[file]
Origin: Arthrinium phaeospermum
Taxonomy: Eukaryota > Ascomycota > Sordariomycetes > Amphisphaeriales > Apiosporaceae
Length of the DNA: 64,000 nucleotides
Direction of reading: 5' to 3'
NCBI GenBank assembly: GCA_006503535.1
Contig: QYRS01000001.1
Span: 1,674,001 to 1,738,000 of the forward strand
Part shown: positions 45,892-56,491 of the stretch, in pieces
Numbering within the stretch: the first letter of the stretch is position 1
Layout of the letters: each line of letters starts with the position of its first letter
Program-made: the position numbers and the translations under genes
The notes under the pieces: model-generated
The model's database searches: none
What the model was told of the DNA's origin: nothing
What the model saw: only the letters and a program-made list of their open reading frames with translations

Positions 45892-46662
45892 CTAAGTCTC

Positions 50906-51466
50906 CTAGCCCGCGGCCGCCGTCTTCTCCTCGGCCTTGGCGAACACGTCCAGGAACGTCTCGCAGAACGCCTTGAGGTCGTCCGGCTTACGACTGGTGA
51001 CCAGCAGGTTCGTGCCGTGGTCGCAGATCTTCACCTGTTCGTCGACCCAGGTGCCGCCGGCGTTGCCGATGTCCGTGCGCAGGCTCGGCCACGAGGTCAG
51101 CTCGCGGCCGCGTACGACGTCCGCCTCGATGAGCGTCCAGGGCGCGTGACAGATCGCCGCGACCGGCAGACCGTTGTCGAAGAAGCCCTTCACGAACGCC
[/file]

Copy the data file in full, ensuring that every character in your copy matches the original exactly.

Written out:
Origin: Arthrinium phaeospermum
Taxonomy: Eukaryota > Ascomycota > Sordariomycetes > Amphisphaeriales > Apiosporaceae
Length of the DNA: 64,000 nucleotides
Direction of reading: 5' to 3'
NCBI GenBank assembly: GCA_006503535.1
Contig: QYRS01000001.1
Span: 1,674,001 to 1,738,000 of the forward strand
Part shown: positions 45,892-56,491 of the stretch, in pieces
Numbering within the stretch: the first letter of the stretch is position 1
Layout of the letters: each line of letters starts with the position of its first letter
Program-made: the position numbers and the translations under genes
The notes under the pieces: model-generated
The model's database searches: none
What the model was told of the DNA's origin: nothing
What the model saw: only the letters and a program-made list of their open reading frames with translations

Positions 45892-46662
45892 CTAAGTCTC

Positions 50906-51466
50906 CTAGCCCGCGGCCGCCGTCTTCTCCTCGGCCTTGGCGAACACGTCCAGGAACGTCTCGCAGAACGCCTTGAGGTCGTCCGGCTTACGACTGGTGA
51001 CCAGCAGGTTCGTGCCGTGGTCGCAGATCTTCACCTGTTCGTCGACCCAGGTGCCGCCGGCGTTGCCGATGTCCGTGCGCAGGCTCGGCCACGAGGTCAG
51101 CTCGCGGCCGCGTACGACGTCCGCCTCGATGAGCGTCCAGGGCGCGTGACAGATCGCCGCGACCGGCAGACCGTTGTCGAAGAAGCCCTTCACGAACGCC